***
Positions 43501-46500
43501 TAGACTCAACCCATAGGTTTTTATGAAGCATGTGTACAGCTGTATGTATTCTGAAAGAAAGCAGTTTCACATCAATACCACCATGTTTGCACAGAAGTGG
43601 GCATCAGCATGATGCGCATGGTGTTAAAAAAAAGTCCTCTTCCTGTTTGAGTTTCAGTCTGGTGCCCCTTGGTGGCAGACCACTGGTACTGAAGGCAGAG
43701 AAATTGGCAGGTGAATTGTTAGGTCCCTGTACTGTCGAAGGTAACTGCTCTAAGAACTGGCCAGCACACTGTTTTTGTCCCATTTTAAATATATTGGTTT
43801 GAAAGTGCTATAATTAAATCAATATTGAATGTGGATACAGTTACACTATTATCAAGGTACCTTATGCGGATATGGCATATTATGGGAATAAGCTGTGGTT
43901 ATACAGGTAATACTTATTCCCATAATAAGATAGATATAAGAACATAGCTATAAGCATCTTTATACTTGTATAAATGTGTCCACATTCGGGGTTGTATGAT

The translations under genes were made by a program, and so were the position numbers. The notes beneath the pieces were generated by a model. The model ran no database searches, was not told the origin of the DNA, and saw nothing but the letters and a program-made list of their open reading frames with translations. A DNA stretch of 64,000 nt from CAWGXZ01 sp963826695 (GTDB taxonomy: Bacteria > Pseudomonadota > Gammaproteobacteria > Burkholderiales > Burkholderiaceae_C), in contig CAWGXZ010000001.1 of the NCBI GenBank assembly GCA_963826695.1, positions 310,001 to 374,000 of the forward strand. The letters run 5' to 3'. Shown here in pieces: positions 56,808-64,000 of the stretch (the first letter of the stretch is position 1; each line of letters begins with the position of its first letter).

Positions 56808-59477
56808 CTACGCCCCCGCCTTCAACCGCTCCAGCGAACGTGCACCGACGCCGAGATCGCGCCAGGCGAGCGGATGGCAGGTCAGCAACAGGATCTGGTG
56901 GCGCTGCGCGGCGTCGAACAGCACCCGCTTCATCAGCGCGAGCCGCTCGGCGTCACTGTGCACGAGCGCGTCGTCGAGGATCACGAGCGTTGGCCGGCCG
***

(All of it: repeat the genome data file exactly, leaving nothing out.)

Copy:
Positions 43501-46500
43501 TAGACTCAACCCATAGGTTTTTATGAAGCATGTGTACAGCTGTATGTATTCTGAAAGAAAGCAGTTTCACATCAATACCACCATGTTTGCACAGAAGTGG
43601 GCATCAGCATGATGCGCATGGTGTTAAAAAAAAGTCCTCTTCCTGTTTGAGTTTCAGTCTGGTGCCCCTTGGTGGCAGACCACTGGTACTGAAGGCAGAG
43701 AAATTGGCAGGTGAATTGTTAGGTCCCTGTACTGTCGAAGGTAACTGCTCTAAGAACTGGCCAGCACACTGTTTTTGTCCCATTTTAAATATATTGGTTT
43801 GAAAGTGCTATAATTAAATCAATATTGAATGTGGATACAGTTACACTATTATCAAGGTACCTTATGCGGATATGGCATATTATGGGAATAAGCTGTGGTT
43901 ATACAGGTAATACTTATTCCCATAATAAGATAGATATAAGAACATAGCTATAAGCATCTTTATACTTGTATAAATGTGTCCACATTCGGGGTTGTATGAT

The translations under genes were made by a program, and so were the position numbers. The notes beneath the pieces were generated by a model. The model ran no database searches, was not told the origin of the DNA, and saw nothing but the letters and a program-made list of their open reading frames with translations. A DNA stretch of 64,000 nt from CAWGXZ01 sp963826695 (GTDB taxonomy: Bacteria > Pseudomonadota > Gammaproteobacteria > Burkholderiales > Burkholderiaceae_C), in contig CAWGXZ010000001.1 of the NCBI GenBank assembly GCA_963826695.1, positions 310,001 to 374,000 of the forward strand. The letters run 5' to 3'. Shown here in pieces: positions 56,808-64,000 of the stretch (the first letter of the stretch is position 1; each line of letters begins with the position of its first letter).

Positions 56808-59477
56808 CTACGCCCCCGCCTTCAACCGCTCCAGCGAACGTGCACCGACGCCGAGATCGCGCCAGGCGAGCGGATGGCAGGTCAGCAACAGGATCTGGTG
56901 GCGCTGCGCGGCGTCGAACAGCACCCGCTTCATCAGCGCGAGCCGCTCGGCGTCACTGTGCACGAGCGCGTCGTCGAGGATCACGAGCGTTGGCCGGCCG